The University of Utah S.J. Quinney College of Law has received a grant that will allow librarians to broaden public access to information about Utah laws.
The LSTA Grant from the Utah State Library will support the digitization of the superseded Utah Code Annotated for the years that legal search tool Lexis Nexis does not cover – approximately 1943-1991, said Valeri Craigle, associate librarian and head of digital and e-publishing services at the U’s James E. Faust Law Library.
When the law school closed its doors last March in response to the pandemic, many people lost access to these older versions of the code because the only way they could access it was to physically come into the law school and look in the books, Craigle said. BYU Howard W. Hunter Law Library and the State Law Library also closed, so people lost access to those collections as well.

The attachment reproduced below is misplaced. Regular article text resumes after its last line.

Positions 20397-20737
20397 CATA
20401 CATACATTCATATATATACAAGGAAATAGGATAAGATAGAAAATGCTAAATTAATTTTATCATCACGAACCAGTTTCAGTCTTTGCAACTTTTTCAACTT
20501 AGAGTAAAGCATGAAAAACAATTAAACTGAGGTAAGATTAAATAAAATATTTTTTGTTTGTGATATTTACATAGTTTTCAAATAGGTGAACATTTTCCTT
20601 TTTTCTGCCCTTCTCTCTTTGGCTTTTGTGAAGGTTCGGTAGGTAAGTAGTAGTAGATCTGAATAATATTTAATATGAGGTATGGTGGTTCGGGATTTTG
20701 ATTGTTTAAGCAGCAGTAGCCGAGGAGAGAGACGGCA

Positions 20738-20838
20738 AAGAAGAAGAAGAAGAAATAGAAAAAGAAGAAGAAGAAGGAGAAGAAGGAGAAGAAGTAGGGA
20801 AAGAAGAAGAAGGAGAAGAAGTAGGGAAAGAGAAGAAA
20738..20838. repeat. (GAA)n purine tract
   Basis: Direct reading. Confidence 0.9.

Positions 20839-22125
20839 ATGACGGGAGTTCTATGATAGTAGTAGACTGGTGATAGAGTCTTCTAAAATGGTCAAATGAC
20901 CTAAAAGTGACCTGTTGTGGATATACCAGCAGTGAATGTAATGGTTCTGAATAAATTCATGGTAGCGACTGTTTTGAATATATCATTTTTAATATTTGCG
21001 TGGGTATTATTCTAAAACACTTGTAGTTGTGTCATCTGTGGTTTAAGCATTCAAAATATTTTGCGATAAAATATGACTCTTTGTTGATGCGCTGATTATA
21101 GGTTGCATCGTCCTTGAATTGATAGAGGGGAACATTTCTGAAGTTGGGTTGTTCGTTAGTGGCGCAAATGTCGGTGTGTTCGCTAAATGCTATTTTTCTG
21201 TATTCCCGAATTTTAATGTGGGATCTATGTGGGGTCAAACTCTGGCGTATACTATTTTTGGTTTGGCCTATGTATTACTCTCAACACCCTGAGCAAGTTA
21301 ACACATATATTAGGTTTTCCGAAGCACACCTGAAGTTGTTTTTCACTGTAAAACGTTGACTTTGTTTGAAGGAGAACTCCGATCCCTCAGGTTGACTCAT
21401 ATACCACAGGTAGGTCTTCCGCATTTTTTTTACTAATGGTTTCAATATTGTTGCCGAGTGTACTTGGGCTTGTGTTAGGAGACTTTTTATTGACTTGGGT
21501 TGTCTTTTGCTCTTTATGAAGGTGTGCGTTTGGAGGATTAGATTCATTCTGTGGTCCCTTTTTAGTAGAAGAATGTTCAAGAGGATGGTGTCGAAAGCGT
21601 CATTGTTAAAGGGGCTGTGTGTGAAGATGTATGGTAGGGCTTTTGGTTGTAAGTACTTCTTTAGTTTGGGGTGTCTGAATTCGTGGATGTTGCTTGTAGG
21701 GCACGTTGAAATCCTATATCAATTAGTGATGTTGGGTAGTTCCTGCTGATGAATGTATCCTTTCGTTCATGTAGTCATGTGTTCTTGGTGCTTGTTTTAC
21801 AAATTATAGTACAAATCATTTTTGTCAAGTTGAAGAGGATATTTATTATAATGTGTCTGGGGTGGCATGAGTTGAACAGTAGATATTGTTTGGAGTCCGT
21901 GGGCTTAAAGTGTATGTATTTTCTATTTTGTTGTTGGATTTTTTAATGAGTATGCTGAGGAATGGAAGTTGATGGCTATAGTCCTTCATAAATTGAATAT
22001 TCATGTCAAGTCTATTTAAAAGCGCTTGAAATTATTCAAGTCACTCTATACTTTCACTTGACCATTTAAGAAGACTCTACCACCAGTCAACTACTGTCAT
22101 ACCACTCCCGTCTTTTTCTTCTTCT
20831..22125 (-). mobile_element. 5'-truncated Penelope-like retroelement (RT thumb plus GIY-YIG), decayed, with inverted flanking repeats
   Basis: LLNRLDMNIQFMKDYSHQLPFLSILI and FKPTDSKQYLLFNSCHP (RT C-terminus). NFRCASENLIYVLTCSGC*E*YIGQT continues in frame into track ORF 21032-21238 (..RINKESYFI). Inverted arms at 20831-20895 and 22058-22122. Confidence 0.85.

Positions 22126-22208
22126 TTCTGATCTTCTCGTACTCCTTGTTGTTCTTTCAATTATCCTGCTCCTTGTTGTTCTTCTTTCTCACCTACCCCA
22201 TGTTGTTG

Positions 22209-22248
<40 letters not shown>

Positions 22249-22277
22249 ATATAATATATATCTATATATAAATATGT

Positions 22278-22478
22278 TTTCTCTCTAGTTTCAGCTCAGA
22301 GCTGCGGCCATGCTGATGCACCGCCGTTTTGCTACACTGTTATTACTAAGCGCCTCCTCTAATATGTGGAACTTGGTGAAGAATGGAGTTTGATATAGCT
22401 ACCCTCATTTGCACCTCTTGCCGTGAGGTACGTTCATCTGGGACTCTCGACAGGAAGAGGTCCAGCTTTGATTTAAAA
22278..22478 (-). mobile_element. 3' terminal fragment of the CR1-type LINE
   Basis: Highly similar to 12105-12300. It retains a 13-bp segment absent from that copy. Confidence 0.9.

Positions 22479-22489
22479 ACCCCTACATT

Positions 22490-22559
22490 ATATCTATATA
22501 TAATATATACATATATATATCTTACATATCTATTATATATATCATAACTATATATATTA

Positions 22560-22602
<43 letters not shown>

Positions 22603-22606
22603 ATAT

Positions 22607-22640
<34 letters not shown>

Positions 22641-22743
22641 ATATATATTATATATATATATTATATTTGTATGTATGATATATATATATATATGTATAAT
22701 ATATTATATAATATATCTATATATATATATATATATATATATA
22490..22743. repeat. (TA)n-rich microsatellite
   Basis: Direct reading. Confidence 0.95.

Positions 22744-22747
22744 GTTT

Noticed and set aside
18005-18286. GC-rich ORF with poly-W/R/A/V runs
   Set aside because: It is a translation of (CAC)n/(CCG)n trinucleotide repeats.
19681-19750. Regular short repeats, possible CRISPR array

Craigle said people need the UCA to see what the laws of Utah looked like in a particular time period. It is a vital source of legal research for scholars, lawyers and the self-represented. Having the UCA digitized will also provide online access to these materials to researchers in parts of rural Utah, she said.
“It’s a good thing for the College of Law and the Faust Law Library in that it helps us fulfill our mission of serving the research needs of the legal community, which has experienced disruptions in information access during these challenging times,” said Craigle. “We have also pledged in the grant to assist our sister libraries – BYU Howard W. Hunter Law Libary and The Utah State law Library in fulfilling requests for the UCA, which have doubled, even tripled, in some cases over the last 10 months. On the tech side, this project will support the development of an open access digital infrastructure for historic annotated state codes, something few states have accomplished.”